Now Under New Ownership X

Anguilla History

Anguilla History

Year-round, you will find many tourists on Anguilla enjoying the clear waters, coral reefs, and sandy beaches, in addition to the island’s estimated population of 18,090. Although the general environment is laid back, it was not always easy-going living in this land of beauty.

A Short History

Anguilla was colonized in 1650 by British settlers, overtaking the Indigenous Amerindian population that first settled there. The French took interest in the gorgeous territory and carried out a series of four unsuccessful attacks between 1666 and 1796—all attempts to own the land. Toward the end of the 17th century, there was also a downturn in the economy due to tobacco and cotton crops not producing enough. As a result, sugar became the main crop and transformed the island’s business upward (until the 19th century when it became salt). 

Over the 18th and into the 19th century, droughts and the Great Depression pushed many Anguillans to move to surrounding islands for other sources of farming, income, and opportunity. However, the remaining population was steadfast and determined—rejecting the British government and creating their own. After years of government changes and an intervention from British troops, Anguilla formally became part of the United Kingdom in 1980 but runs under internal self-government.

The Summer Festival

Perhaps the most anticipated annual event of the year for Anguillans is its celebration of the anniversary of emancipation. The Summer Festival is a 10-day event filled with food, dancing, music, and the island’s infamous boat races. Boat racing is Anguilla’s national sport due to the history of people sailing to nearby islands for work (or for a time, smuggling alcohol, a then-heavily taxed item in Anguilla!) and racing back home as quickly as possible to meet family or avoid trouble.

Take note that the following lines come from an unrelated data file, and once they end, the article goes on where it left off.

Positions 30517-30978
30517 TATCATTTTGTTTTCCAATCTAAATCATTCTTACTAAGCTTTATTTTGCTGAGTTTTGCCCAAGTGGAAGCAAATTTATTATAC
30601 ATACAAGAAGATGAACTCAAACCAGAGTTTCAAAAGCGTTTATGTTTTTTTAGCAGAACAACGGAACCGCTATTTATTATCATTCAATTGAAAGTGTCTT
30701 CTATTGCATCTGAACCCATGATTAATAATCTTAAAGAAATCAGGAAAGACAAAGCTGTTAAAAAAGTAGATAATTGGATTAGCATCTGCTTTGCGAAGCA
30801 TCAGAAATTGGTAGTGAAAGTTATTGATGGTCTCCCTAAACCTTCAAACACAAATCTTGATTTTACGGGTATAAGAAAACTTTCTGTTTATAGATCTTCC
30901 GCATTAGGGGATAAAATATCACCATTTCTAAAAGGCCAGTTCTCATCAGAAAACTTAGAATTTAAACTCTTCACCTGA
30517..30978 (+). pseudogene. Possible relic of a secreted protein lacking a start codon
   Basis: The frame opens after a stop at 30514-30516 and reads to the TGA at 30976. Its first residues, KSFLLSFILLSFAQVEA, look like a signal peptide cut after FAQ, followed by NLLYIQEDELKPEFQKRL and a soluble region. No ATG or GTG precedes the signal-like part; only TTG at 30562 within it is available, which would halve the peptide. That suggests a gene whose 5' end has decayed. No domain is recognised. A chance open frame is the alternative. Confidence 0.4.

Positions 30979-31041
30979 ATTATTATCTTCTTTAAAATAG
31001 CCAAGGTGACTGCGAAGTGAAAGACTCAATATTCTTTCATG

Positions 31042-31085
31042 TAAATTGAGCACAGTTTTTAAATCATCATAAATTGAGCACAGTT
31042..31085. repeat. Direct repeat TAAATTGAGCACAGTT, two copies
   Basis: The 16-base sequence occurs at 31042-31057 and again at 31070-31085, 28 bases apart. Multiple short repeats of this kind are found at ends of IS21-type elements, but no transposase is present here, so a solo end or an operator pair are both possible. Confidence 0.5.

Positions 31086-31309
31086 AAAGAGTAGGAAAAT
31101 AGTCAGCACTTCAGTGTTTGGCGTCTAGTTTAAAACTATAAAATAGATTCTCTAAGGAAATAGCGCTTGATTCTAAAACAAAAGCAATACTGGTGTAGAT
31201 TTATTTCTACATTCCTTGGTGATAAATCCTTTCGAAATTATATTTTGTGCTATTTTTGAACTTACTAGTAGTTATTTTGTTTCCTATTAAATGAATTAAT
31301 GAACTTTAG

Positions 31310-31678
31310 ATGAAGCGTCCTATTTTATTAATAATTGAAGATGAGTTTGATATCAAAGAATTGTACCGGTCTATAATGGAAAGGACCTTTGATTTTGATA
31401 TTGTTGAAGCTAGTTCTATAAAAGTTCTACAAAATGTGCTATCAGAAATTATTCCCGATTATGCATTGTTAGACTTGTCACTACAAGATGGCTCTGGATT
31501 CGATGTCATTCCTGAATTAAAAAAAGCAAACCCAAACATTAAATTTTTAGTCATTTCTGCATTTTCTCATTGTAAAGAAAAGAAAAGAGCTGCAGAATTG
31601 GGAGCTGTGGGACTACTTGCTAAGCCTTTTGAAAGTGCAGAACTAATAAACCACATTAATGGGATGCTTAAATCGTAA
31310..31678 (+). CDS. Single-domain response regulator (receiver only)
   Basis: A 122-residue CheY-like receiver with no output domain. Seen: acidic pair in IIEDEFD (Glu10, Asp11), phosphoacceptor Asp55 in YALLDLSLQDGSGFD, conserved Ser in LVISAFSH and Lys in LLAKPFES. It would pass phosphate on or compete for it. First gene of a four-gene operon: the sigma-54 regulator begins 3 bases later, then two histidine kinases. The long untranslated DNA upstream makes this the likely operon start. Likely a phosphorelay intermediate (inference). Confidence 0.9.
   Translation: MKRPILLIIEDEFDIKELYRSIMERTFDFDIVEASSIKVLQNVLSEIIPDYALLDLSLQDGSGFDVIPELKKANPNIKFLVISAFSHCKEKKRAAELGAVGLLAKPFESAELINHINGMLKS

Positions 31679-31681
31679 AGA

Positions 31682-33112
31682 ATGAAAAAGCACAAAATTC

No matter what time of year, visitors will find themselves surrounded by goats and chickens which freely roam the island. Goats are a main source of meat, although seafood (like salt cod) also remains a constant staple because of its availability in surrounding waters. Since people of so many different nationalities and backgrounds have come and gone from the island, there is not a specific popular food. Instead, it is based on Caribbean and African traditions with influences of Spanish, French, and English cooking.

Getting Around

There are taxis available for tourists to get around the 16-mile-long island, although there are no real streets or what outsiders may recognize as addresses. Instead, destinations are found via the area of the island, and mail is sent to central locations to be picked up by people living in Anguilla. Visitors will find walk-up food and vendors abound on the numerous beaches and undoubtedly hear live music as they venture throughout the island—maybe even a nod to Bankie Banx, the most famous musician from Anguilla.

One may not hear of Anguilla (or Malliouhana, its original name from the Amerindian settlers) as often as the neighboring islands; however, it is guaranteed to be an experience of a lifetime with a culture of strength and resilience to surround you as you enjoy its vast beauty and the history that made it a top destination in the Caribbean.